By Jordana Gilman
Esther does not assume her post as Queen of the Persian Empire with a passion or expectation for activism. She does her own thing in the harem, listens to the advice of her “uncle” Mordecai, pleases King Ahasuerus, asks for little, and follows directions. Unlike her predecessor Vashti, Esther seems content with a degree of passivity in her role.
Even when it is her time to step up and save the Jewish people living in the 127 provinces of the empire, ranging from India to Ethiopia, Esther devises a plan to first please the king with banquets before requesting anything of him. When Esther finally speaks up on behalf of her people, the king is eager to reverse the decree and punish the man responsible.
Perhaps the impetus for Esther’s bravery comes from Mordecai’s advice to her, “For if you will remain silent at this time, relief and salvation will come to the Jews from another source, but you and the house of your father will be lost. And who knows if it is not for just such a time that you reached this royal position” (Esther 4:14). Queen Esther breaks her silence to save herself as well as her fellow Jews.
Mordecai scares Esther into taking action, but he also reminds her that she is in the right place at the right time to make a difference for herself and for her community.
The story of Purim tells a grand tale of the Jews’ survival, but it is also a step-by-step guide to advocacy.
Step 1: Keep your friends close. Mordecai and Esther are the winning team in Shushan, but neither could do it without the help of the other. Foster your friendships and gather a circle of champions around you who will support you, advise you, inspire you, and give you a kick in the right direction when the time comes.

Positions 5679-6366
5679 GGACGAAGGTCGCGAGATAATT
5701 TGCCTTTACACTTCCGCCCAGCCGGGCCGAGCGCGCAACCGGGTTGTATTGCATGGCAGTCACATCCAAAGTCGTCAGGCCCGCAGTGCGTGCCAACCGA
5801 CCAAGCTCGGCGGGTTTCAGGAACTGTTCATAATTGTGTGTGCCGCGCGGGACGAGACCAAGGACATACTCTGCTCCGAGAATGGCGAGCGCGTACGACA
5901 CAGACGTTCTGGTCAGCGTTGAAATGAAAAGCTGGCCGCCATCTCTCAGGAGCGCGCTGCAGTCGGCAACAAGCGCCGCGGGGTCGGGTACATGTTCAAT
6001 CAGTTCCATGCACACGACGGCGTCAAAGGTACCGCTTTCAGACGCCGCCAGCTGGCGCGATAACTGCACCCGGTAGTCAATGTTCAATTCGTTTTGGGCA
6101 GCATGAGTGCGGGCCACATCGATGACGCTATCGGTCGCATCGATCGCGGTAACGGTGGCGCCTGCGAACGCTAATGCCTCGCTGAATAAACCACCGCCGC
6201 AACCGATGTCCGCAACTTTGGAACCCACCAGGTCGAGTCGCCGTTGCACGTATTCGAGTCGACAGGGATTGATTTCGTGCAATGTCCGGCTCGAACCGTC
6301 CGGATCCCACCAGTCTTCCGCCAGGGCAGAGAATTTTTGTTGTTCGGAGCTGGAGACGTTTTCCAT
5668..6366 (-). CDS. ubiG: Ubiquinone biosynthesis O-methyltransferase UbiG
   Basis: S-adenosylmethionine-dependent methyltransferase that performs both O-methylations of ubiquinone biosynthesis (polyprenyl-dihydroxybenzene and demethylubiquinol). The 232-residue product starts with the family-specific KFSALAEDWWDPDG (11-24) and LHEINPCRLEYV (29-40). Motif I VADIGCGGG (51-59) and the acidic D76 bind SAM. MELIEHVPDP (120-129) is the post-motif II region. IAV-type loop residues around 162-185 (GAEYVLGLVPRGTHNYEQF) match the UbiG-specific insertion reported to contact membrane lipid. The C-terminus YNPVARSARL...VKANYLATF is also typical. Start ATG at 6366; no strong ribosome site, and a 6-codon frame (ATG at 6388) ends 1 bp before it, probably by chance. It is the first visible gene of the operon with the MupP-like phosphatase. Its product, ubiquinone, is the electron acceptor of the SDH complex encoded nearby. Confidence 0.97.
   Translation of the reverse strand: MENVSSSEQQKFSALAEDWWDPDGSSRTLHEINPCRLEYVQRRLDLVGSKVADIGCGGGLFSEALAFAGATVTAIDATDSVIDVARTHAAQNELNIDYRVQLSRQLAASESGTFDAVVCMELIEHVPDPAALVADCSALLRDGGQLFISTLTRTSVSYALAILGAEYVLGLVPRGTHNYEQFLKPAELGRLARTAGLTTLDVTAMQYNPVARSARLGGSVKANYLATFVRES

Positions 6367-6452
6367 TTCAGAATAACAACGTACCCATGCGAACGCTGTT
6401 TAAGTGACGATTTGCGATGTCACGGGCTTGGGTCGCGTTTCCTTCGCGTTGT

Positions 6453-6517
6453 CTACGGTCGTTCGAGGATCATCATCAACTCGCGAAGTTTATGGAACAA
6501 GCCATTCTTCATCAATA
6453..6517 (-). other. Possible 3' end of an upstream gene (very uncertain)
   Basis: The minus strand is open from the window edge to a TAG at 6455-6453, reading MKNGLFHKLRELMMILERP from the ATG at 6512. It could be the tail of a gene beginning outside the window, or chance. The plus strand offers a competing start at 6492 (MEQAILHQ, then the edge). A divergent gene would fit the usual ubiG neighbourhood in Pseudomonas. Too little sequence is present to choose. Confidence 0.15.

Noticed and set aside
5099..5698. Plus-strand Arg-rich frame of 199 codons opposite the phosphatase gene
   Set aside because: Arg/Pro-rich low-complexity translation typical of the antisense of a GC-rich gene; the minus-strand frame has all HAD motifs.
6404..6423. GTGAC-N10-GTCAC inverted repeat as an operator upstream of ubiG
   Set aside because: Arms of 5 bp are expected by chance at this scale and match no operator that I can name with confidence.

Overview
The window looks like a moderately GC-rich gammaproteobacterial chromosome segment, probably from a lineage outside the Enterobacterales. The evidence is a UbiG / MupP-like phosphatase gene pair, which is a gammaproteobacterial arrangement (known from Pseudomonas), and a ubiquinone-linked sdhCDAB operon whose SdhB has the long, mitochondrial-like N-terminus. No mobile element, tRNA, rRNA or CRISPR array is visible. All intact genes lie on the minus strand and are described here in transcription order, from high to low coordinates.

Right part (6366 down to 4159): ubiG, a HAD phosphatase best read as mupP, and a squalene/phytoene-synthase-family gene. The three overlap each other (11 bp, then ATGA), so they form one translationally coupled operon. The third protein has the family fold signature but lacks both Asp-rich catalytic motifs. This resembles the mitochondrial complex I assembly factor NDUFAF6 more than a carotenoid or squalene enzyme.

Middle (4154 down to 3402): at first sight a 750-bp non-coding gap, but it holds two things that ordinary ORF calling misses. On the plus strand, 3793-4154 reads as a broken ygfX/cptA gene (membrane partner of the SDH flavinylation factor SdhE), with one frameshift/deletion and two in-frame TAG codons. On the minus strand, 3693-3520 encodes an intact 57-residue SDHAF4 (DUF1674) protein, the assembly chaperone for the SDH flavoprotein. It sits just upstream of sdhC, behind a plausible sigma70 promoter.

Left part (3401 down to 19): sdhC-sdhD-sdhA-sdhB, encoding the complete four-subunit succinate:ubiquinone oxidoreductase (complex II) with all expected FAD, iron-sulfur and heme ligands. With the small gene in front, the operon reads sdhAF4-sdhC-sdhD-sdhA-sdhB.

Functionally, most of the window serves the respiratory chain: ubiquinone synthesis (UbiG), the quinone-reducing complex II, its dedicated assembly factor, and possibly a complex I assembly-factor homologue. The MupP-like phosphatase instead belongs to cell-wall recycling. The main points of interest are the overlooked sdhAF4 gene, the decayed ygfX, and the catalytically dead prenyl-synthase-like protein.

Step 2: Choose your battles. Find your inner Esther and be agreeable. Avoid extraneous demands. Use humor to diffuse tension instead of exacerbating it. Give people the benefit of the doubt if they misspeak or are unaware of their privilege. Allow thoughtless offensive remarks to be an opportunity for education. Make people want to help you when it’s really time for a fight.
Step 3: Make the ask. It can be difficult to address people of authority with a request. Whether you are speaking on behalf of yourself, your community, or both, feel entitled to ask for something directly (especially if you’ve done a good job with steps 1 and 2!). While Esther addresses the king humbly, she doesn’t beat around the bush when she asks for her life and the lives of her people to be spared. The clarity of her request makes it even easier for the king to grant it. A strong “ask” can mean the difference between getting what you want and getting what someone else feels like giving you.
And who knows? Perhaps you have reached your position for just such a time as this.
Jordana Gilman graduated Cornell University this January and will be attending SUNY Upstate Medical University in the fall.